(The man who claimed he survived, said he did so because he'd been protected from the effects because he was below decks. But, when he jumped overboard to escape the "ship of horrors" that 1943 afternoon, he was told by the people who greeted him after swimming to shore that the year was 1983.)

The Office of Naval Research Steps In

Needless to say, having just written a book which speculated that exotic physics might allow remarkable things to happen, Jessup was very interested in "Carlos Allende's" story. However, after Jessup started receiving replies from a "Carl M. Allen" instead of "Carlos Allende," he suspected an impostor and stopped sending letters to the man.

The story doesn't stop there, however. About a year after the initial contact from Carlos Allende, Jessup heard from the Office of Naval Research. Someone had sent them an elaborately annotated copy of Jessup's book, and they wondered if Jessup could help them trace who it was.

Jessup quickly identified the handwriting of "Carlos Allende" as one of apparently three people who'd written in the margins.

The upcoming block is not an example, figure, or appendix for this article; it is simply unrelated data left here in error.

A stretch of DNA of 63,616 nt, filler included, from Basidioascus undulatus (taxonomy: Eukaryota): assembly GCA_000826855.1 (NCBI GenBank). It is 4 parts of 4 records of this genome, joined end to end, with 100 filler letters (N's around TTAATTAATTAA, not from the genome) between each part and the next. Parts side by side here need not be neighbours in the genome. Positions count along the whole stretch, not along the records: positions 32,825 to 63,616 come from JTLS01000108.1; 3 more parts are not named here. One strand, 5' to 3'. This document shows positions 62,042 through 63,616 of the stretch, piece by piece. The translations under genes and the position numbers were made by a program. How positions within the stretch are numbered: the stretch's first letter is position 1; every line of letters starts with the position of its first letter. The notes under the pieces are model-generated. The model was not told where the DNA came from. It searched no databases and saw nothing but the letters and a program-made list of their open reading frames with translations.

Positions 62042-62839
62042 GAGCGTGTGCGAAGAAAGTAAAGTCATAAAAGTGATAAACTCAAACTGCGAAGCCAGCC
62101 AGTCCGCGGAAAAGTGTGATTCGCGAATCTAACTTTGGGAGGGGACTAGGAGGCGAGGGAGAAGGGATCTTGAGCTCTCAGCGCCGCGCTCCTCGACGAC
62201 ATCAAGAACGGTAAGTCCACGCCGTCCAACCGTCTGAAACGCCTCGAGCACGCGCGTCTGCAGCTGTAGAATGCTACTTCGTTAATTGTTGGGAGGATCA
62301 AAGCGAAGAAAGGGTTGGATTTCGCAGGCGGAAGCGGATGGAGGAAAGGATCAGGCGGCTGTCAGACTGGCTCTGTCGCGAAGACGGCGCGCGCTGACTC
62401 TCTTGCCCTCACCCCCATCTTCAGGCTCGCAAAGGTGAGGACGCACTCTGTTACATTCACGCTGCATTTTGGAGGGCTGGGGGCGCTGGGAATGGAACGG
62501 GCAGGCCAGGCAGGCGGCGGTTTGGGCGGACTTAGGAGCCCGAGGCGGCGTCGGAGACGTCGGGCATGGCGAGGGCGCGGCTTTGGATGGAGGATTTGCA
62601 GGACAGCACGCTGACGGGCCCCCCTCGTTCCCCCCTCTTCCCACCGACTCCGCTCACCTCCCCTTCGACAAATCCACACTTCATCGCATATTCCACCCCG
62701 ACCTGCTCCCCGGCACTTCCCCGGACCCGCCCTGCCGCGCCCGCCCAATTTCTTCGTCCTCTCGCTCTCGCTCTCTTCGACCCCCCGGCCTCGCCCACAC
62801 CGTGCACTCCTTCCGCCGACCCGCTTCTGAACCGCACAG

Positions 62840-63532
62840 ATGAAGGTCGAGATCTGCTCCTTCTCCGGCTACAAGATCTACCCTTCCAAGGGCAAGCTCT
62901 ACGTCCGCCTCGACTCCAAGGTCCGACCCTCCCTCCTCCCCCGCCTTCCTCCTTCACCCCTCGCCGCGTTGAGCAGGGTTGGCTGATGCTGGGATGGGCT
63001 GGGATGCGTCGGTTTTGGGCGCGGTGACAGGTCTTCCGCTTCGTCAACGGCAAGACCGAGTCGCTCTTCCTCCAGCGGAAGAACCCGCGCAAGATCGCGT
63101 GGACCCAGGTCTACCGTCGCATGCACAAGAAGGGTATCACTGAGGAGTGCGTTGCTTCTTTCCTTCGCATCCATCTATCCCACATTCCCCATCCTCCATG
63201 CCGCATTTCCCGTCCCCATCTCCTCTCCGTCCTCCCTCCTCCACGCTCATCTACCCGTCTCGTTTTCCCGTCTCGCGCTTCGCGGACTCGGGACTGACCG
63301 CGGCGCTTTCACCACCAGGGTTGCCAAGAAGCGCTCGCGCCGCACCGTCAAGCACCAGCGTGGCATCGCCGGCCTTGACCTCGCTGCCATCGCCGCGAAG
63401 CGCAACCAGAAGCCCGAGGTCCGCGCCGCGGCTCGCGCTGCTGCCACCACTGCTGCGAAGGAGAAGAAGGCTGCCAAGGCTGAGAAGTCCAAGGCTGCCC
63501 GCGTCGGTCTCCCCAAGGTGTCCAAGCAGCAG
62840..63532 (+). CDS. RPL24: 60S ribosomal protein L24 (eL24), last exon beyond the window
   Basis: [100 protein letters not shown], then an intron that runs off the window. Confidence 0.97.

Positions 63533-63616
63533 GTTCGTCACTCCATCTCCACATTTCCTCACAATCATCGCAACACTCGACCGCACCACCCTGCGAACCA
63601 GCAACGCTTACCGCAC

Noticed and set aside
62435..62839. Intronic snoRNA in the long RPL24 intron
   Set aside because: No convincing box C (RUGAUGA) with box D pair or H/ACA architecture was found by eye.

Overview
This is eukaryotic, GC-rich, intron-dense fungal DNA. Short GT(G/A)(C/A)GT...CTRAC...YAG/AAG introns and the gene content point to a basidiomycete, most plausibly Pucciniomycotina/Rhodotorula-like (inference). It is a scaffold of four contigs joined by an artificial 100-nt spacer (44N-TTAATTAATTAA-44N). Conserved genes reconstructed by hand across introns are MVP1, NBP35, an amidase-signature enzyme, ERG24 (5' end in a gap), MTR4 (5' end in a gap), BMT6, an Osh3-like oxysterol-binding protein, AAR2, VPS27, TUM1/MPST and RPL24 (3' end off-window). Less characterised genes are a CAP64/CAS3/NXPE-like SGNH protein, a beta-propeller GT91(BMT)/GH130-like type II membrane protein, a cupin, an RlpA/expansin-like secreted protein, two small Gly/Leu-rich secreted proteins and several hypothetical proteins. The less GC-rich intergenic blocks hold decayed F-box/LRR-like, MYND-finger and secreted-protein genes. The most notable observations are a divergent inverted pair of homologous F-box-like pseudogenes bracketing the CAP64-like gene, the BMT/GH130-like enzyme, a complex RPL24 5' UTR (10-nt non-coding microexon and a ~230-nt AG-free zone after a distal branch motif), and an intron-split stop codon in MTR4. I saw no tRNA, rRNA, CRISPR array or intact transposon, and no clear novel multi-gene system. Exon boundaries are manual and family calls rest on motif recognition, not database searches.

Particularly interesting to the ONR — and to Jessup — was the way in which the mysterious commentators seemed to know a lot about the technology and the Philadelphia Experiment. This was so interesting that the ONR paid a defense contractor, the Varo Manufacturing Company, to reprint the "annotated" book. (It is now available online for anyone to read.)

Now, right here you may be scratching your head at this. If there really was a top-secret experiment at stake here, why would the Office of Naval Research pay for this "revealing" information to be published? Wouldn't they instead try and keep it secret?

The Origins of the "Philadelphia Experiment"

Weighing the available evidence for and against the Philadelphia Experiment would take more space than we have here. A lot of people have looked at the history and the records, and a few things are clear: the USS Eldridge wasn't anywhere near Philadelphia at the time of the experiment, there are records form the ship available which show it participating in normal duties at the time, and many USS Eldridge crewmen have denied hearing about any experiment.